On His Birthday VP Pence Praises NASA Astronauts and says “You May Be The First To Travel To Mars”

How cool would it be to get to deliver a message of hope to the men and women who exploring further than American, and any human, has ever traveled before?

That is exactly what Vice President Mike Pence got to do on Wednesday, when he delivered a commencement address to NASA’s “graduating class” of new astronauts. However, before his speech he got the amazing opportunity to tour NASA’s historic Mission Control in Houston, Texas and the kind folks at NASA even had a special birthday present for the VP.

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As part of his visit to NASA’s Johnson Space Center on June 7, to welcome America’s newest astronaut candidates, Vice President Mike Pence took a tour of the Christopher C. Kraft Jr. Mission Control Center and was briefed on current human spaceflight operations.

The Vice President also joined Acting Administrator Robert Lightfoot and Johnson Center Director Ellen Ochoa to announce the 12 men and women who were selected to the 2017 astronaut class from more than 18,300 applicants. The new astronaut candidates could one day be performing research on the International Space Station, launching from American soil aboard spacecraft built by American companies, and traveling to the moon or even Mars with the help of NASA’s new Orion spacecraft and Space Launch System rocket.

The Vice President not only congratulated the new graduates of NASA’s astronaut school, he also delivered a message of hope for America’s future in space. Pence promised the gathered crowd that the United States would once again lead the way in space exploration and that he and President Trump would provide NASA with all the tools needed to continue the mission of exploring deep space.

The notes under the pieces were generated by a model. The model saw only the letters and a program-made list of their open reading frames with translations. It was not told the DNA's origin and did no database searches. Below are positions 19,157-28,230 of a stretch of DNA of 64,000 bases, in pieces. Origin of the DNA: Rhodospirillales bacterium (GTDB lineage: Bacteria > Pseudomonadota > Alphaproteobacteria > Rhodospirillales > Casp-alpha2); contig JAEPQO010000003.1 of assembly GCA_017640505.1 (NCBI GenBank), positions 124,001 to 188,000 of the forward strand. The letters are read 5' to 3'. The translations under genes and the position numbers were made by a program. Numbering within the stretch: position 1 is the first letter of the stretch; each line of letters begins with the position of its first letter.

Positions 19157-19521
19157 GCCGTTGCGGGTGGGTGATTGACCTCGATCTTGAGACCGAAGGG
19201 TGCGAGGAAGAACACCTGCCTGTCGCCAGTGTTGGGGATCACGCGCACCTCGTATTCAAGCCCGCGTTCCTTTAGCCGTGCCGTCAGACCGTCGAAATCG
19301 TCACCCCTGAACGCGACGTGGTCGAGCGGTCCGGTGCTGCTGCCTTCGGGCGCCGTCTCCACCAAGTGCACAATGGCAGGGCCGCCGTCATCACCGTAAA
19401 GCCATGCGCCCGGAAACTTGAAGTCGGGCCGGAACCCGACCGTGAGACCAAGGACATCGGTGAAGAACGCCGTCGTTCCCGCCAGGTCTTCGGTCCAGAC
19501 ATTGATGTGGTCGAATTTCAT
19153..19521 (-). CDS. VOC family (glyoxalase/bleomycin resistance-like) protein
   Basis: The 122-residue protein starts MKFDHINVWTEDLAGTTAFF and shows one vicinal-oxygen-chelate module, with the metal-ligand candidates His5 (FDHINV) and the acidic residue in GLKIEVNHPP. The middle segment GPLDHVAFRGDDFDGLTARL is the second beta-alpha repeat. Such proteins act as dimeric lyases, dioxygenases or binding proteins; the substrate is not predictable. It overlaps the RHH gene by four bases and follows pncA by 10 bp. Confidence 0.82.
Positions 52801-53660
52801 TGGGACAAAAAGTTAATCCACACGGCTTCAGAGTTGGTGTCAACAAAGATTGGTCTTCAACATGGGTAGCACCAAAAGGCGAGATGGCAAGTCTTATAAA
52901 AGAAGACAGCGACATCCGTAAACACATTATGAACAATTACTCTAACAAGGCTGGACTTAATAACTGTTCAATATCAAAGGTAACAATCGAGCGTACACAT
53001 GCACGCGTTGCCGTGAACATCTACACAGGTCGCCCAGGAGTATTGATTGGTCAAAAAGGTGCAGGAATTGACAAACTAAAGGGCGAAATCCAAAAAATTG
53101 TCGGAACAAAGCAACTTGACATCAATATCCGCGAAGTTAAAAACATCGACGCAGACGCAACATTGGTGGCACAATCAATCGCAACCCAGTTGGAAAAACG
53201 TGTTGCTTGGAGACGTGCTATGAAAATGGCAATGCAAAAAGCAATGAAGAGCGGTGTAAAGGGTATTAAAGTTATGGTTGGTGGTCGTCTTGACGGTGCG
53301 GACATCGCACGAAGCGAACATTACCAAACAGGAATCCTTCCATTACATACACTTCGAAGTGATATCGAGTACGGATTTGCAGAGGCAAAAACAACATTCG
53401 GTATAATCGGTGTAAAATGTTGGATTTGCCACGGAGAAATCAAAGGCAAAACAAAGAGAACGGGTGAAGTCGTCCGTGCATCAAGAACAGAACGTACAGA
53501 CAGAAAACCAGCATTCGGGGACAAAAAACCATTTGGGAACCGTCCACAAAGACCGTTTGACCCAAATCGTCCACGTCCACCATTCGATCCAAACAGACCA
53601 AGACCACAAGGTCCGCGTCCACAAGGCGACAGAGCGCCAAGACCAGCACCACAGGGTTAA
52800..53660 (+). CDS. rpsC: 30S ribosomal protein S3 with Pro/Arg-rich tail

History has been made in these halls, and today, we’re making history once again. Behind me stand 12 men and women who have already soared to tremendous heights in their careers, the newest class of America’s astronauts.

You 12 have already distinguished yourselves. As Administrator Lightfoot just mentioned, more than 18,300 people applied to be members of this 12-member class, smashing the previous record of 8,000 applicants which was set back in 1978.

You are the 12 who made it through. You have joined the elites. You are the best of us. You carry on your shoulders the hopes and dreams of the American people.

And I would imagine that your families, many who are gathered here, feel an almost inexpressible pride — for you have been chosen to become astronauts. Let’s give these families another round of applause. (Applause.) There’s an old saying that when you see a box turtle on a fence post, one thing you know for sure, he didn’t get there on his own. (Laughter.) And I know for every one of you — those that are gathered here and those that are looking on — have been there to lift you up, to hold up your arms and bring you to this extraordinary moment in your life.